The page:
The National Retail Federation told the U.S. Supreme Court that the debate over debit card swipe fees is “of staggering importance” and asked the justices to review a ruling that left the Federal Reserve’s cap on the billions of transactions conducted each year at 21 cents rather than reducing it to a lower level. A petition asking the Supreme Court to consider the case was filed today by NRF, the National Association of Convenience Stores, the Food Marketing Institute, the National Restaurant Association, NRF member Boscov’s Department Store, and NACS member Miller Oil Co., all of whom were plaintiffs in the original lawsuit. While lower than the average of 45 cents before the cap was set, NRF argued that the 21-cent figure included costs that went beyond those allowed under the legislation and filed suit against the Fed in U.S. District Court in 2011 along with other retail groups. The U.S. Court of Appeals for the District of Columbia overturned Leon’s ruling, citing “ambiguity” in the 2010 law and saying the Fed based the cap on a “reasonable interpretation” of the measure.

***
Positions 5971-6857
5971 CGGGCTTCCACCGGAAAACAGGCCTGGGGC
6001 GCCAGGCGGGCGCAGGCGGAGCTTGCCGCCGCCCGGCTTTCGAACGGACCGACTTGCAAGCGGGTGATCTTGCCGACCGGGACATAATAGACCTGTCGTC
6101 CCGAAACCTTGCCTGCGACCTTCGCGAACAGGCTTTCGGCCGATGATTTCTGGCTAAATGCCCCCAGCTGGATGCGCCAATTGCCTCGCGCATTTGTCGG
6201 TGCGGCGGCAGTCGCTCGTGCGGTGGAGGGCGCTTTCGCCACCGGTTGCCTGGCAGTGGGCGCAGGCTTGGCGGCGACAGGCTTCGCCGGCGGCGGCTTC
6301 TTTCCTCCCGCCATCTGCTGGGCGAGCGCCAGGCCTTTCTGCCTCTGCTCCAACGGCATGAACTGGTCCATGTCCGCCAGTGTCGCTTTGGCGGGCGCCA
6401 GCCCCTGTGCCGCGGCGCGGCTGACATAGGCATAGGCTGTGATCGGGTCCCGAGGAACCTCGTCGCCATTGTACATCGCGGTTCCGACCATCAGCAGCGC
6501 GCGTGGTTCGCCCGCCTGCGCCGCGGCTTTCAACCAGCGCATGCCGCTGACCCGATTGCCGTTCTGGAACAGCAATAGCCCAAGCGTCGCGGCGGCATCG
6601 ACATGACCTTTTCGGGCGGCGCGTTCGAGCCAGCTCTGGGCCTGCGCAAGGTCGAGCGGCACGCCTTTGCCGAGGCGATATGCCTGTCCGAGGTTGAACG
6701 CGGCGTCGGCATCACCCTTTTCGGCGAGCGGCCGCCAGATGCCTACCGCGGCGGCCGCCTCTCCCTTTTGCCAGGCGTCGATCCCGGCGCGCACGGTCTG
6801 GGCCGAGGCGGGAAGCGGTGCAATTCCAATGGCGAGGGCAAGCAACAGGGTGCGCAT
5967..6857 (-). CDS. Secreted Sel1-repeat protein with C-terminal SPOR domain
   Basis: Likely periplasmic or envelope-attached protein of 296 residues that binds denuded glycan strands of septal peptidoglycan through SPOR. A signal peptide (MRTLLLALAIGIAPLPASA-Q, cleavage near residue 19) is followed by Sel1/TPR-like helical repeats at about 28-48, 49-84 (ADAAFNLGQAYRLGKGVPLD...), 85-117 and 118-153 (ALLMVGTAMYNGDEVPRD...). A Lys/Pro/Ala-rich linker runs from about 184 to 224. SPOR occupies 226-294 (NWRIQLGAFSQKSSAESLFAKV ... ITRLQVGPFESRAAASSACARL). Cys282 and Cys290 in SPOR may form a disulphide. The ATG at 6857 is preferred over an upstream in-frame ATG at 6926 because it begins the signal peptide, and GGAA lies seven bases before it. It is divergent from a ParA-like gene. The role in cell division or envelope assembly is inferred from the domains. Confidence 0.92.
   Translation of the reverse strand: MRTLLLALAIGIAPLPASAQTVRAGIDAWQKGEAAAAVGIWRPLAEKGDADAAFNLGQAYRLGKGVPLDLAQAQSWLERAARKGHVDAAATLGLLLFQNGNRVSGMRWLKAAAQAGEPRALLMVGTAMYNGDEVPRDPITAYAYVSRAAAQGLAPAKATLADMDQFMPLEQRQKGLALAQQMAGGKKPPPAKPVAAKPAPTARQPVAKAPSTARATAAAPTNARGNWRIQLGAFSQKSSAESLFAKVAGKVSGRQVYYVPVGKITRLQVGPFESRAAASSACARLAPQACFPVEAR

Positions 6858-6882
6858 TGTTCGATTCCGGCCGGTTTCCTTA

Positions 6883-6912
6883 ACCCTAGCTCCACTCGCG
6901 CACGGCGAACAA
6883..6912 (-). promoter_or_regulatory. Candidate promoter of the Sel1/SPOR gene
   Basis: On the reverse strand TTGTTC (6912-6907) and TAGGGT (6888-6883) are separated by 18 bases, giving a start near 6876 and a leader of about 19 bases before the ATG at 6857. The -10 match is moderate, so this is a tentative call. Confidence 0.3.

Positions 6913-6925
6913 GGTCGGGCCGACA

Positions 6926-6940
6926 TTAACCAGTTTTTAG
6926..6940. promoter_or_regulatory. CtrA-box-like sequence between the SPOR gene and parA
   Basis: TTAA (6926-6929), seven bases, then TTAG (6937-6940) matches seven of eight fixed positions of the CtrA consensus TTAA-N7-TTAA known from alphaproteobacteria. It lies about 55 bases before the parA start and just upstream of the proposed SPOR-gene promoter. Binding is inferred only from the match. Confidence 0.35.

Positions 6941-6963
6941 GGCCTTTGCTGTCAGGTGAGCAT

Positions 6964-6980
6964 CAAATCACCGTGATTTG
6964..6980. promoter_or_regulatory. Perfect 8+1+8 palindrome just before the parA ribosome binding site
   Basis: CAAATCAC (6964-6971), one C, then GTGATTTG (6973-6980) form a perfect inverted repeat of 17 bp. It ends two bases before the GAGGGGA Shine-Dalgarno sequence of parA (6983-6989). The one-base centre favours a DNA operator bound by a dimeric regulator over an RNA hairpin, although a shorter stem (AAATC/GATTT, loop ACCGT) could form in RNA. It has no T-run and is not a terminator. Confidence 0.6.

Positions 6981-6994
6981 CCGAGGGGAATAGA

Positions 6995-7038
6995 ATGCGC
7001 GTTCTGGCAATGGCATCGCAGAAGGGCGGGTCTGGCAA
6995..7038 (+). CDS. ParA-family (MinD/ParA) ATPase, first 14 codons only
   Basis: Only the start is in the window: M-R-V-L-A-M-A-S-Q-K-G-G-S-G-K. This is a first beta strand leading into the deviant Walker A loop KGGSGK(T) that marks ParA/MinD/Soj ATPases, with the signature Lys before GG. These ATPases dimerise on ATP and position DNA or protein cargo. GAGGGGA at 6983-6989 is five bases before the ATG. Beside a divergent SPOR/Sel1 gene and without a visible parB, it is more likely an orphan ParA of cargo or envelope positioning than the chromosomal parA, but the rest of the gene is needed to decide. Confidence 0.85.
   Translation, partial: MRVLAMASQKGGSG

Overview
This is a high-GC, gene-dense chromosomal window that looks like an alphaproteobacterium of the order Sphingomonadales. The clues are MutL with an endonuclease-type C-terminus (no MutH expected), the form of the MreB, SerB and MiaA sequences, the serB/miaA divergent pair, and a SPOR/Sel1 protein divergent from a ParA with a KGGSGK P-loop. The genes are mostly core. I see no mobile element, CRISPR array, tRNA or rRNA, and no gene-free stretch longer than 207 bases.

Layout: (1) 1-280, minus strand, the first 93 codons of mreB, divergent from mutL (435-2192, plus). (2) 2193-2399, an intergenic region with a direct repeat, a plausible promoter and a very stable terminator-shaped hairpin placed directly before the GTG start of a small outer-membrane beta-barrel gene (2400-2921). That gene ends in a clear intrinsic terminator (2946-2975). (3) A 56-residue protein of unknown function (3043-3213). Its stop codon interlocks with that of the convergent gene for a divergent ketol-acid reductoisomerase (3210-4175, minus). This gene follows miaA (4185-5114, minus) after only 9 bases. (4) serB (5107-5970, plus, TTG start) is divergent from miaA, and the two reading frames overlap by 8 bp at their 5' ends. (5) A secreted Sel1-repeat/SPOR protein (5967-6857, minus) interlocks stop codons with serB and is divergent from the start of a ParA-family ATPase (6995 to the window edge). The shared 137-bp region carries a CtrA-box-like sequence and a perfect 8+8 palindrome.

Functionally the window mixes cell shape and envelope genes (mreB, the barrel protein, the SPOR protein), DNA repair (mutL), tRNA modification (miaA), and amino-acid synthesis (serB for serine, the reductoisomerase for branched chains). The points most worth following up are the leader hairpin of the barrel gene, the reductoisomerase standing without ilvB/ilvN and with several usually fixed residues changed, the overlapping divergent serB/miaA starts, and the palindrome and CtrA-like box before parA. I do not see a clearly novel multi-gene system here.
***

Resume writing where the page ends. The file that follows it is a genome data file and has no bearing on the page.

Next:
The National Retail Federation and the Retail Industry Leaders Association asked an appeals court to overturn a federal judge’s approval of a controversial lawsuit settlement over Visa and MasterCard’s credit card swipe fees, saying it was negotiated by only a handful of merchants and would do nothing to bring the fees under control. Both organizations filed notices of appeal with the 2nd U.S. Circuit Court of Appeals in New York earlier this year, and followed up today with a joint brief asking the court to overturn a December 13, 2013, ruling by U.S. District Court Judge John Gleeson. The district court approved the antitrust settlement even though NRF, RILA and other opponents argued for more than a year that it failed to reform the price-fixing system under which Visa and MasterCard set fees for credit cards issued by thousand of banks. Rather than lower the fees, the card companies proposed in the settlement that they be passed along to consumers as a surcharge. Major retailers rejected the surcharge proposal, saying it was the opposite of what they had sought.